We got our packs ready, and I spent some time making camping snacks like homemade granola and honey bars. I had only hiked with a pack once before, but for less time and fewer supplies. This was going to be interesting.
After arriving on the island, a ranger gave us a talk which helped us realize that we would be completely alone. There was only one place to get potable water, and if we needed medical attention, we would be waiting a long time for someone to come. Camping spots were first come, first serve.
We hiked for a while until we found a nice beautiful little spot that overlooked the water.
It was August so we were very hot from the hike. Once we set our tent up, we suited up and headed for a dip in the lake.
Even though it was peak season, only a certain amount of people can come to the island on any particular night. So we really had a large portion of the beach to ourselves. One of the disgusting and beautiful realities of camping on the lake meant I had a place to go to the bathroom if I didn’t want to hike into the woods.
The untouched, raw landscape of this island was exactly what I hoped it would be. Sleeping outside to the sounds of the waves smacking against the sand was soothing.
I woke up to the sun peaking into my tent, begging me to wake up and have my morning coffee on the lake.
Evenings were not boring. We were not just sitting in the woods in the pitch black. We were lying down on the sand staring up at nature’s planetarium. I have never seen that many stars in all my life. I live in a Suburb and we’re lucky to see what seems like 20 stars on a clear summer night. There were so many visible stars I thought my eyes were playing tricks on me.
During the day, we could swim, relax or hike to other parts of the island. The coast was lined with rocks and it was so different from an ocean beach.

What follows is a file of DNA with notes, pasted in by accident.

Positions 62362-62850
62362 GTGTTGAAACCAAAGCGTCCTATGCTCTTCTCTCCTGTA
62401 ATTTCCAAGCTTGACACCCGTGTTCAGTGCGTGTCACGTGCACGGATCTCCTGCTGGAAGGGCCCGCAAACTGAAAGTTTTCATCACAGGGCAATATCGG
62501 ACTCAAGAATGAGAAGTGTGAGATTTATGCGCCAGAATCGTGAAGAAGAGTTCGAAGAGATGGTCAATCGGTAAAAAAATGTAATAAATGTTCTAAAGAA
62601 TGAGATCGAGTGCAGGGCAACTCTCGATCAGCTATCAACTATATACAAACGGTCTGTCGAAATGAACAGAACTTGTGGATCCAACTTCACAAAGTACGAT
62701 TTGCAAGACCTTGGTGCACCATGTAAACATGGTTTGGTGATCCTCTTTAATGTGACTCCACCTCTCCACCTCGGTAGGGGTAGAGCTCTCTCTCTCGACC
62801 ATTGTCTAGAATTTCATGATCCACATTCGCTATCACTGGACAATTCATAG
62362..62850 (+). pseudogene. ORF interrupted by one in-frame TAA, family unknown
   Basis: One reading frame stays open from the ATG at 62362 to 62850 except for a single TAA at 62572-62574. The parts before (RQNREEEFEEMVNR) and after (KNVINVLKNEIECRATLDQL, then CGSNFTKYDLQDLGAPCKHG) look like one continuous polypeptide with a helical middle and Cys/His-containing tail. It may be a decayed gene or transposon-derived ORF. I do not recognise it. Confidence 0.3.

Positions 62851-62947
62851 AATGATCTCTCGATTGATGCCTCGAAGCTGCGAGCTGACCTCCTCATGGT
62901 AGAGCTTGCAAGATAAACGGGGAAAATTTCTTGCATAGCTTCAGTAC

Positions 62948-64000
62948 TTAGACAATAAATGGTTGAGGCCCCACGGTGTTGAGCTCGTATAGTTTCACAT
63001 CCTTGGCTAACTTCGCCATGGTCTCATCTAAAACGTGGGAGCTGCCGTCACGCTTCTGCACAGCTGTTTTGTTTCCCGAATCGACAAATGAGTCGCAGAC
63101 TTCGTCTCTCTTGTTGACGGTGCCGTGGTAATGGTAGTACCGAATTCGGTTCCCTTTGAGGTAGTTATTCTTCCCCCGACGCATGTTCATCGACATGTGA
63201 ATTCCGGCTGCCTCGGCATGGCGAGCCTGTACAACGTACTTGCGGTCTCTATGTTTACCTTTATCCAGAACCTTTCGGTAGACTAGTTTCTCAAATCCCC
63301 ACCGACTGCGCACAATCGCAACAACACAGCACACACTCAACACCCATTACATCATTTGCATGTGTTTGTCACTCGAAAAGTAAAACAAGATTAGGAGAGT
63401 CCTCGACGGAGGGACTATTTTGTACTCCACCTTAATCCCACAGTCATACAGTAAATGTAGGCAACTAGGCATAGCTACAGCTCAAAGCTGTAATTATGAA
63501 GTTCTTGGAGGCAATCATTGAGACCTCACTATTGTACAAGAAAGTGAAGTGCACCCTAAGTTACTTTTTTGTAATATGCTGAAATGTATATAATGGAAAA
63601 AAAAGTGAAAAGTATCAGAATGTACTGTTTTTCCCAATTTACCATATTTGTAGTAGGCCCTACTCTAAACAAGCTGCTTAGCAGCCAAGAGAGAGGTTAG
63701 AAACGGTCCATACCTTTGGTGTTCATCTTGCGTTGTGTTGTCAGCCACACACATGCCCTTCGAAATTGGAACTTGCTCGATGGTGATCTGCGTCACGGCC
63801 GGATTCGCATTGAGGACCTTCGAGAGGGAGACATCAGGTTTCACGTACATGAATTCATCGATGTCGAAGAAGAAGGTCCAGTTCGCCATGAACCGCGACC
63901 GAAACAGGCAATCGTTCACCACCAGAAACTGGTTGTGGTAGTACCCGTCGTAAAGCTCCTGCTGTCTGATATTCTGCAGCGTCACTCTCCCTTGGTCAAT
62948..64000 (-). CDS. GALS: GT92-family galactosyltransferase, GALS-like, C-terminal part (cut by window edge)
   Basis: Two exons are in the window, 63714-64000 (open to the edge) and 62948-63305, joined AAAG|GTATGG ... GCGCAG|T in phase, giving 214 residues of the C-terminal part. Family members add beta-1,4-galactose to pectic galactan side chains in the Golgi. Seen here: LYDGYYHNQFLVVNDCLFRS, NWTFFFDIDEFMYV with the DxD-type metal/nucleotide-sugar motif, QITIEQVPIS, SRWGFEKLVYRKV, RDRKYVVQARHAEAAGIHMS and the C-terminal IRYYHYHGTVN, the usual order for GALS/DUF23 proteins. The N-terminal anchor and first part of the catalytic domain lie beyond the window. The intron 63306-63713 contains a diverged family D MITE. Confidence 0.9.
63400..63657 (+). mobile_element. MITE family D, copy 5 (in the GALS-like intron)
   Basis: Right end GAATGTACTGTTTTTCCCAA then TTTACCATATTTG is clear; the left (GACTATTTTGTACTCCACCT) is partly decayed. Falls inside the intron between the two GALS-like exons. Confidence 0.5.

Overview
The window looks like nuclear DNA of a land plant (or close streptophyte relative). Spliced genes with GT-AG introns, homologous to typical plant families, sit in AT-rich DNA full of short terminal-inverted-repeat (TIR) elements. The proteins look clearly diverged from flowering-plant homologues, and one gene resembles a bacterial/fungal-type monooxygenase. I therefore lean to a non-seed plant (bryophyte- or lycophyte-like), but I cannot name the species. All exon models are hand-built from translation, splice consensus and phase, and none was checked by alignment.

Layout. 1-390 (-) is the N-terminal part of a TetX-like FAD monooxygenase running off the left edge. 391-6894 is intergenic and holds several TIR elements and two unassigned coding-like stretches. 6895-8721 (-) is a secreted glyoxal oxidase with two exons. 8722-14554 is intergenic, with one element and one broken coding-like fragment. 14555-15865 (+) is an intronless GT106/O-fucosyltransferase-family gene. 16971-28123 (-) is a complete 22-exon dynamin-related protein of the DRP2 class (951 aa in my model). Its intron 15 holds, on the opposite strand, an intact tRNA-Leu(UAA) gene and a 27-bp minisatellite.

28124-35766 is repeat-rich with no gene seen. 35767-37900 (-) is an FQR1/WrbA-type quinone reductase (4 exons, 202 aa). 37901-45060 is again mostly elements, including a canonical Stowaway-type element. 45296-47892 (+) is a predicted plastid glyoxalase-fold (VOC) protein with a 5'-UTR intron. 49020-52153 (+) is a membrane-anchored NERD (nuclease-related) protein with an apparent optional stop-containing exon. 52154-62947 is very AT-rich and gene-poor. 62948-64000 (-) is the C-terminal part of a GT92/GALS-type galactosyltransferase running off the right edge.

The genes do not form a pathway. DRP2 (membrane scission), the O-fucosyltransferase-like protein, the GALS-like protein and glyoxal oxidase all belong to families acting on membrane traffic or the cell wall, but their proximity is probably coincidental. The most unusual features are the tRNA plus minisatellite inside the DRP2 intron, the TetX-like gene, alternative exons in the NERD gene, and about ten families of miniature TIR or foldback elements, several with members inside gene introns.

The water was so clean that filtering it was quick and simple.
I felt free and happy there. I actually started to enjoy the fact that I couldn’t charge my phone. I couldn’t reach people. I couldn’t use modern amenities. I had to “rough” it.
Officially an “Outdoorsy” Person
What surprised me the most was that I enjoyed it. I enjoyed not having the things I thought I needed. I enjoyed being free to just sit and relax. I enjoyed not having to think about anything but what I was doing at the moment.
It was then I realized I was an outdoorsy person. I loved my Nalgene bottle. I wanted my car lined with stickers of the parks I enjoyed. I wanted to go home and recycle. I wanted to simplify my life. (I will keep my toilet at home, though, I do like that still.)
Since this trip, I found myself wanting to camp more and more. I wanted to experience freedom from my industrialized, commercialized life at home. I wanted to experience more unspoiled nature. I wanted to dip my toes in more lakes and oceans. I wanted to hunt for rocks on the beaches while the sun sets in the distance.
Our camping trips have taken us out west to Yosemite, north to Canada, and way down south to the Patagonia region. We’ve camped in tents, in cars, and in hammocks, all while enjoying what nature has to give.
That single weekend camping in Michigan turned me into an outdoorsy person. Maybe it could turn you into one, too.